The council manages 1586 allotments in Edinburgh but it needs to provide 1,500 more to meet its legal obligations in terms of the Community Empowerment (Scotland) Act.
Scottish local authorities are obliged to provide allotments and a council must also to take steps to ensure that nobody is on a waiting list for more than five years. The waiting list should not be more than half of the number of allotments provided.
There are currently 3,292 people on the waiting list with many new applications made during lockdown. There was a threefold increase in applications between April and July 2020 meaning that there are 1,095 would be gardeners out there without a plot. There is already a total of 615 people who have been on the waiting list for over five years.
Such is the demand for allotments that the council has carried out regular inspections and has ended some tenancy agreements where the allotments were not being tended. In total in 2019/20 the council contacted tenants 500 times to ask for improvements.
But it seems will take time for the council to fulfil its legal requirements.
The council has no funding allocated to providing allotments, and some of the land which could be used is what is known as common good land. The use of this land would require a court decision to allow that, which would be expensive.
There are potentially 200 more allotments which can be created at Clerwood Walled Garden, Little France Park, Gypsy Brae, the former Leith Links bowling green and Fernieside Recreation Ground. Since there is no council funding any applicants for new allotments will be encouraged to form an association to raise funds themselves.
Cllr Hal Osler who represents Inverleith ward confessed to some frustration at the slow pace. She said at the Culture and Communities Committee meeting: “When we discussed this in January – pre-Covid – we understood the increasing demand for this service. I represent a very densely populated ward and the majority don’t have gardens. I am a little frustrated. It is good that we have the possibility of 200 allotment plots. Part of the issue with this is the identification of possible sites, because of Common Good Land and other restrictions such as the need for housing. All of that is totally understandable. I suppose my frustration lies around the fact that where we can identify any sites we then hit the problem of funding. We have to find a way of understand this. Where are we going to look for funding? I would like to have better understanding of what we are going to do about this, rather than just say that we have identified an issue. How do we make this a priority?”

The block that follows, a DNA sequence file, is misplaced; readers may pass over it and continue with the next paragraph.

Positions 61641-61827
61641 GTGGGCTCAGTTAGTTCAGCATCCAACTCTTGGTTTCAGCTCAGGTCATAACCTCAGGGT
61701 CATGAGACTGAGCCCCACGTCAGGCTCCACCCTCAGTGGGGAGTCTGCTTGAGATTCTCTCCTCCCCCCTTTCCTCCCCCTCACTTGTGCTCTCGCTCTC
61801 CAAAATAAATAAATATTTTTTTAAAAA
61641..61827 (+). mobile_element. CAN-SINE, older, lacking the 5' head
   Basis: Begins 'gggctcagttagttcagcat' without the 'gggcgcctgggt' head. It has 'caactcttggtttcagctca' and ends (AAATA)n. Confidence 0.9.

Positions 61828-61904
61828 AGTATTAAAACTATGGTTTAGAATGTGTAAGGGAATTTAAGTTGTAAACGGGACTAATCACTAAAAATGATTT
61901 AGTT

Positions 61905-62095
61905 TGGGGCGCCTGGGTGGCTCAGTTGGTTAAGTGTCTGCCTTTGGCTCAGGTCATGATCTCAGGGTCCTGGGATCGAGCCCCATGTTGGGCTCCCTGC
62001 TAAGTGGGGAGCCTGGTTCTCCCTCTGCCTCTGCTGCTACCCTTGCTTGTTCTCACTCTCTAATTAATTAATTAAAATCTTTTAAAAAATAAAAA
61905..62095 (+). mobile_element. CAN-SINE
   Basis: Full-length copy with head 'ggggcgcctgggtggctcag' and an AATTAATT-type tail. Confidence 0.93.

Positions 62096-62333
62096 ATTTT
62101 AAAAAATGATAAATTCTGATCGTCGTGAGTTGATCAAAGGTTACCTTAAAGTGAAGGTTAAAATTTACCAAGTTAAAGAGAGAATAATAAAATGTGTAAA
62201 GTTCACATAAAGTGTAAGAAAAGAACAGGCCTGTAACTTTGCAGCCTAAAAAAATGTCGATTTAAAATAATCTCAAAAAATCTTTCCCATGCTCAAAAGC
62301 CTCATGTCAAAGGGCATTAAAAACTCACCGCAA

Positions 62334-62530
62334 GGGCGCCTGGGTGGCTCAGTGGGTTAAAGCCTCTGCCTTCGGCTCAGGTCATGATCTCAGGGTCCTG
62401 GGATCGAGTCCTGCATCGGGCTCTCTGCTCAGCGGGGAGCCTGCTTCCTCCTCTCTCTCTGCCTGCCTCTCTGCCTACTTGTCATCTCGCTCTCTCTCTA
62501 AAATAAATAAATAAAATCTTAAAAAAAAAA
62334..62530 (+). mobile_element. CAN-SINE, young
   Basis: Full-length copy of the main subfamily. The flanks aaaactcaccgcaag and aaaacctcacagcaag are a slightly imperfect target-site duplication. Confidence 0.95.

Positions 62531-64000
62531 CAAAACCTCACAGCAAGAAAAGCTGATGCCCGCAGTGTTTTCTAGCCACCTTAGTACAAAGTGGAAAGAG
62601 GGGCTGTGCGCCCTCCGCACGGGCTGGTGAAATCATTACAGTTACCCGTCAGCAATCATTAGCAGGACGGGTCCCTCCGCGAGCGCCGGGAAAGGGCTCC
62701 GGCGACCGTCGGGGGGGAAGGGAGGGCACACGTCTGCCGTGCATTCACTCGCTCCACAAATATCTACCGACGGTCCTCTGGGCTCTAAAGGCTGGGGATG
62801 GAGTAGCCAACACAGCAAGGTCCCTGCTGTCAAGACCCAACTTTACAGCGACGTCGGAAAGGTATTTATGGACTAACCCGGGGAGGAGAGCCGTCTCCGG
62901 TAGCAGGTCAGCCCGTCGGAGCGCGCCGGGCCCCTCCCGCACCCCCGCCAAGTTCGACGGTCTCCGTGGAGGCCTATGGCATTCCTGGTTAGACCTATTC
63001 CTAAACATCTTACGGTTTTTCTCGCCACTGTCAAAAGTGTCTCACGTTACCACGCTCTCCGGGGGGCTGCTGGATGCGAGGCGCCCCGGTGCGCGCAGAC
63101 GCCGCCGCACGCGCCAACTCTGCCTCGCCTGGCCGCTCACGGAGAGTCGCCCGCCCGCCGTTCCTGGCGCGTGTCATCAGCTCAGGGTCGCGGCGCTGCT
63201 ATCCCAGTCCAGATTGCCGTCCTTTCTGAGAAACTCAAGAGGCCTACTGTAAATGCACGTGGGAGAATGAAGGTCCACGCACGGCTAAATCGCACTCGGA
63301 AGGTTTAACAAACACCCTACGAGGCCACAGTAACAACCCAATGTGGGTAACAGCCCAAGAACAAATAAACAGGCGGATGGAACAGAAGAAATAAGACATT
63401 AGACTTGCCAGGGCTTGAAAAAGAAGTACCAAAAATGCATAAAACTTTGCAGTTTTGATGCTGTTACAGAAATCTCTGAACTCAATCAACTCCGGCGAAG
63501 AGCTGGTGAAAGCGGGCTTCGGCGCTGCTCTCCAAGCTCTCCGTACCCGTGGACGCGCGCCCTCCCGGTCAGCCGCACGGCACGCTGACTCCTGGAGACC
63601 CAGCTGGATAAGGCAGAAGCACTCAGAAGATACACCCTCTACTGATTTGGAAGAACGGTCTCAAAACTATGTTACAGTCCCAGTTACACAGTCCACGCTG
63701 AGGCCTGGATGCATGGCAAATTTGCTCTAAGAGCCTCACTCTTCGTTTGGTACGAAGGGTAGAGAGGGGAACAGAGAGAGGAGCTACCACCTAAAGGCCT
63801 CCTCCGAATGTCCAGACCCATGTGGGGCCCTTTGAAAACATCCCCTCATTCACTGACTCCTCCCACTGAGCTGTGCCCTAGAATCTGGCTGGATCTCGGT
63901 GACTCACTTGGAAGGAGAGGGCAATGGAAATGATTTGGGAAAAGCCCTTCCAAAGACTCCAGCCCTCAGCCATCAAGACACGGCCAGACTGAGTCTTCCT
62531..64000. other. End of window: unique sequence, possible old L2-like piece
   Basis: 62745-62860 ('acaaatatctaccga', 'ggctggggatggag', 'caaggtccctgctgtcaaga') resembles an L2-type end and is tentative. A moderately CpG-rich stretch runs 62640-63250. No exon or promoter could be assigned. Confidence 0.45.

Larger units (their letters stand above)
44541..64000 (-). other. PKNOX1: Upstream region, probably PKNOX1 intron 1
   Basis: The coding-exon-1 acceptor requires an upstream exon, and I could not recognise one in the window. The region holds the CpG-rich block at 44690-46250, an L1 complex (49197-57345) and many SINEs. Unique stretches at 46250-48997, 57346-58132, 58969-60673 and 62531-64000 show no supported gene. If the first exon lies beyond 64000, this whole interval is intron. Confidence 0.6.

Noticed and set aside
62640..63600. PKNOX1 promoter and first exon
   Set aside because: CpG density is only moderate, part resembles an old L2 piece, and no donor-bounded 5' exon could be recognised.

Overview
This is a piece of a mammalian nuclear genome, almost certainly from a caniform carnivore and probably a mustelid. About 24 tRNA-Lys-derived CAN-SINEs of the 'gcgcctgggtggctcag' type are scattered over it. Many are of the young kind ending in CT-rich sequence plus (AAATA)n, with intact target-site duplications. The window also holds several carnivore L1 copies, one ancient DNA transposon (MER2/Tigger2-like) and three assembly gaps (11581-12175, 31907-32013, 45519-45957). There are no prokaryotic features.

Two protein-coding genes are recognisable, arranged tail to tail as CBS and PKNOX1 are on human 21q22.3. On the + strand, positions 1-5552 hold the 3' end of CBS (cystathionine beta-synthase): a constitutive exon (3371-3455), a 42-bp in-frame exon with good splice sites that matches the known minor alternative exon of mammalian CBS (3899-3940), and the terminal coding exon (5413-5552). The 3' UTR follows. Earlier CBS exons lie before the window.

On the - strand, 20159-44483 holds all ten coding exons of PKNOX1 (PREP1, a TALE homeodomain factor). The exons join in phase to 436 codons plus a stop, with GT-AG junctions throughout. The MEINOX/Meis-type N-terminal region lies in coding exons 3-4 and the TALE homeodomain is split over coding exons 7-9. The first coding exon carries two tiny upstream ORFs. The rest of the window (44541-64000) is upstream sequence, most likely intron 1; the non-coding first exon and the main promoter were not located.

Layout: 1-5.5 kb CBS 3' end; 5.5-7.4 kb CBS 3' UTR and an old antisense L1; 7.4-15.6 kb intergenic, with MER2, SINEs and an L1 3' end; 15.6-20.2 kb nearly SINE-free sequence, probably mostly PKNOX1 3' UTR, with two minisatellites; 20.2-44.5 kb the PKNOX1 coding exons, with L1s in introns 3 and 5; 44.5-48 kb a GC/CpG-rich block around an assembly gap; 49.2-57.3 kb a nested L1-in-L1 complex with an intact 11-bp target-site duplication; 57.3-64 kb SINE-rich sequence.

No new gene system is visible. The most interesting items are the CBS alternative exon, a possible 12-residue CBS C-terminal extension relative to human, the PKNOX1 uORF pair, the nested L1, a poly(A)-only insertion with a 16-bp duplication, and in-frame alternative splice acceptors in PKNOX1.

The council’s Head of Parks and Greenspace, David Jamieson, said: “In working with communities the support we are able to offer is in design and costing exercises, bringing people together and helping them identify key potential third party resources that either we or they can apply for. That process is inevitably slower.”
Vice-Convener Cllr McNeese-Mechan mentioned that the council is still talking about thinking horizontally rather than vertically. She suggested that the parks department should look at the innovative things like vertical farming, creating some sustainability with innovation.
Cllr Scott Arthur suggested looking at temporary or meanwhile projects too to meet the need for new allotments, although the council officer said property developers were perhaps a little reluctant to release land for that purpose.
There have been some new allotments provided in the last year at Letham Park on Ferry Road, at Piershill Square where there are 10 to 12 plots nearly ready for use, at Newcraighall where the Barratt Housing development will open later this year with 24 allotments within the site. Finally there are six more being provided at the existing Leith Links allotment site.
The overarching organisation, the Federation of Edinburgh and District Allotments (FEDAGA), works in partnership with the council. FEDAGA has set out rules for working on allotments during the pandemic, which was deemed a valid form of exercise during strict lockdown.
Following new regulations which the council approved earlier in the year, a consultation exercise was conducted to which there were 224 replies, most of which agreed with the new draft rules. Some further changes are to be made following collaborative work with FEDAGA.
In Edinburgh there are also community gardens where food is grown. The council supported the establishment of these 69 gardens where groups work together on gardens rather than having their own plots.
In March 2019 the council asked if it would be possible to give priority to those who are referred for horticultural therapy by medical professionals. Today, the Culture and Communities committee heard that FEDAGA’s recommendation is that it would be unfair to offer any group priority to allotments and instead these referrals should be directed to existing voluntary organisations.
It costs £126 a year to rent a full plot on a council-owned allotment site with lower fees for smaller plots or those who qualify for concessions. The council and FEDAGA are carrying out a consultation exercise on fees which might affect the charges set in the council’s 2021-22 budget in February.